Using Tracing Images
It’s possible you will be given a page design that someone else has designed in a graphics program such as Macromedia FreeHand, Adobe Photoshop, or QuarkXPress. If you can convert the page to a JPEG, GIF, or PNG graphic, you can import that image into Dreamweaver and use it as a guide (a tracing image) to re-create the HTML page. The tracing image is visible only inside Dreamweaver. It is not embedded in the HTML code and will not be displayed in the browser. While you’re using a tracing image, the background color or background image of your page will be hidden, but it appears in the browser.
Up to this point, you’ve had little control over the design of your pages. You’ve wrapped text around a graphic and indented the text on the page, but these options are very limited and don’t always provide the desired effect. Tables can give you more control.
Tables in HTML are very similar to tables in a spreadsheet. Tables in HTML were actually meant to be a means of presenting information in a very organized manner; they contain rows and columns where you can place data. But in HTML, tables also provide the way to design your pages with some control over placement of text and graphics. You can use the cells of a table to put graphics in a location other than just the next place vertically on the page, or you can use a cell to create a sidebar for your text.
In the next exercise, you will build a Web page based on the tracing image you just imported. The graphics you need for this exercise are located in the graphics file you downloaded earlier. If you defined your site, you should see these graphics in the files panel located at the right of the document window:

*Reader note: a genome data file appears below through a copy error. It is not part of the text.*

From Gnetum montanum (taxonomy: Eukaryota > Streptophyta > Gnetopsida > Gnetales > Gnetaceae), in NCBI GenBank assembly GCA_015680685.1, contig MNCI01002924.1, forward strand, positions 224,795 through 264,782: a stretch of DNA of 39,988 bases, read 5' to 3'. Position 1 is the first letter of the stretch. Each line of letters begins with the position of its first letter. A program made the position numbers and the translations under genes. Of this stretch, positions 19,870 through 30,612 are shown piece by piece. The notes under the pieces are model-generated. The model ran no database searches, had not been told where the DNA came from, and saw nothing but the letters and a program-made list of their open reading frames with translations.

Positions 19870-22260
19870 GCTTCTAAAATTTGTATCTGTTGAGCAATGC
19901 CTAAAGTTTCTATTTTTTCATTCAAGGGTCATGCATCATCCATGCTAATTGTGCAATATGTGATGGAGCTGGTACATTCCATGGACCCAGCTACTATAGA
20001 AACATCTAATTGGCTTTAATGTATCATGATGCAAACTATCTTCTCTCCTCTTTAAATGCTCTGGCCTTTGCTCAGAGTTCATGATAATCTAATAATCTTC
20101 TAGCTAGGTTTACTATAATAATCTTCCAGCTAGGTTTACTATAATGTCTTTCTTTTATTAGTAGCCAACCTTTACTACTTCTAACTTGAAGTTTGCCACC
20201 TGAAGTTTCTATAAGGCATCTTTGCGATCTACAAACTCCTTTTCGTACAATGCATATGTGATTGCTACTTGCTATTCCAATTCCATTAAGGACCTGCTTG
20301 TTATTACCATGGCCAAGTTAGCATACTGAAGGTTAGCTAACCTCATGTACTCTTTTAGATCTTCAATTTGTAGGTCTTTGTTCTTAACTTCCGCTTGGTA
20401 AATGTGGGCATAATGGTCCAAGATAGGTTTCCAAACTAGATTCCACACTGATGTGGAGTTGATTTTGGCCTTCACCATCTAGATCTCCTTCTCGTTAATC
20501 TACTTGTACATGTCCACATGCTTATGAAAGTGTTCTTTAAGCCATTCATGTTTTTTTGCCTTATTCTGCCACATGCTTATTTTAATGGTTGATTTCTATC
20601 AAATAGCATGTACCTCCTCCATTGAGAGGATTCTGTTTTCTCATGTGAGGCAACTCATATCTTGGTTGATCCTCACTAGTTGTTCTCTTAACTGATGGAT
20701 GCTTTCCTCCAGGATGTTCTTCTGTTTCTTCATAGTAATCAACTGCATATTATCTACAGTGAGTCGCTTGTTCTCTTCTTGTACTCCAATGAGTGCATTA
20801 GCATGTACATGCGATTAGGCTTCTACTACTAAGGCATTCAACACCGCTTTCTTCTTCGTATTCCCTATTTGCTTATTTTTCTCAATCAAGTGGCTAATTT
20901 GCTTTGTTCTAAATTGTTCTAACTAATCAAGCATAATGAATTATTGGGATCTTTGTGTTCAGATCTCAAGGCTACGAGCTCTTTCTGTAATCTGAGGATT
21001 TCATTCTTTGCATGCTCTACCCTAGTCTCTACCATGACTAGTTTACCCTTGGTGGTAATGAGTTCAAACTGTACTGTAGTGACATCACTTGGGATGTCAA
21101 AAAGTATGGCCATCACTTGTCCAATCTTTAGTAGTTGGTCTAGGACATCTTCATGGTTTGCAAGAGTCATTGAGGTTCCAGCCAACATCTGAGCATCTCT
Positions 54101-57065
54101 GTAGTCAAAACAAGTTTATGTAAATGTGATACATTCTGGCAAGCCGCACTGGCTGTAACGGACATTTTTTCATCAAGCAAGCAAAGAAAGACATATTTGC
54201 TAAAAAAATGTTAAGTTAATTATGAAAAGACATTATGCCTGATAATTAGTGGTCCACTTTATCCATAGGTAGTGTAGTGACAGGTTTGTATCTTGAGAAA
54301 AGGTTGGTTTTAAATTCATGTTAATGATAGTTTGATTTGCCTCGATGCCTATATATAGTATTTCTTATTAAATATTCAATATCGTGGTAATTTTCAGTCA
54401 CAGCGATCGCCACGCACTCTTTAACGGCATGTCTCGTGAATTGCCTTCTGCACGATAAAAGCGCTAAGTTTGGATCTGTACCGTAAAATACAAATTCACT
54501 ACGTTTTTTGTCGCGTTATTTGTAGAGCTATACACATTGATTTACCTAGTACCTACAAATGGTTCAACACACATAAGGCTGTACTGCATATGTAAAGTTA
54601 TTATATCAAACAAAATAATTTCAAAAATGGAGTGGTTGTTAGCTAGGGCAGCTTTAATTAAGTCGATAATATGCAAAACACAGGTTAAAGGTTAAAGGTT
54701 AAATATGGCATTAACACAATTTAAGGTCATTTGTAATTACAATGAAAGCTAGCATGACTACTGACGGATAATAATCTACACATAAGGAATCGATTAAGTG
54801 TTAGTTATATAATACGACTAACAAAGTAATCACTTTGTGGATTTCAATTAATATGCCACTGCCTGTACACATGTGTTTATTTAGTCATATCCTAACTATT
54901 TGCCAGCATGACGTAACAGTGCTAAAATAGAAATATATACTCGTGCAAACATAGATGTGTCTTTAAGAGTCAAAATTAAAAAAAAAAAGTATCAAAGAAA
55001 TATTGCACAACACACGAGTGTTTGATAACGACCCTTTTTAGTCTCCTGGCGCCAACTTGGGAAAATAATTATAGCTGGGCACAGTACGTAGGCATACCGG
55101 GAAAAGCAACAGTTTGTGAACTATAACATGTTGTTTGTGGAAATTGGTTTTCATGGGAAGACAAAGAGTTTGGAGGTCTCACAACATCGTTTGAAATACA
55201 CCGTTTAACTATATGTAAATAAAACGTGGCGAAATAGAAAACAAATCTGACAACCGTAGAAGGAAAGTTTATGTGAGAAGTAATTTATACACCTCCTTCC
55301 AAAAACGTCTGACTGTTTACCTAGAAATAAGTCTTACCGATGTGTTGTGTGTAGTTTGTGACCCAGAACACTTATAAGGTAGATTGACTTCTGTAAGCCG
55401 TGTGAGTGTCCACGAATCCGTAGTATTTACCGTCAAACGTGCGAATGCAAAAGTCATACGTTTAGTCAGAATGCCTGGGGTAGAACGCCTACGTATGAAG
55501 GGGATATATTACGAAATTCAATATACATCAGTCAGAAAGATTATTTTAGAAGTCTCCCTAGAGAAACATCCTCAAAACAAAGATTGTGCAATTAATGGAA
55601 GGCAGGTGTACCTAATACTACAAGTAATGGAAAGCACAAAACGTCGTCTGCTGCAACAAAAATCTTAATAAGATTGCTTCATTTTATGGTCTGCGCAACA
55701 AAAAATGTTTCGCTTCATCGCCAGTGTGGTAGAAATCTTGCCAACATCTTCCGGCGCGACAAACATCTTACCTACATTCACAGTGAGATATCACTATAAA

You do not have to exactly match the template—just use it as a guide to help you place the text and images.
Draw six more cells to cover the Adventure Tours title, the Compass logo, and the four buttons across the top. To draw multiple cells without clicking Draw Layout Cell more than once, hold down Control (Windows) or Command (Macintosh) as you draw the first cell. You can then continue to draw new cells until you release the modifier key. When you draw a cell on the page, white guides appear to help you place other cells that you want to align with the first cell. Use the horizontal guides to align the top of each cell. The cells should resemble the outline in red below:
As you design your pages in Layout view, you will want to move or resize cells or add new cells to add more content. You can also add a background color to each cell or to the table. A layout cell cannot overlap other cells and cannot be moved outside the layout table.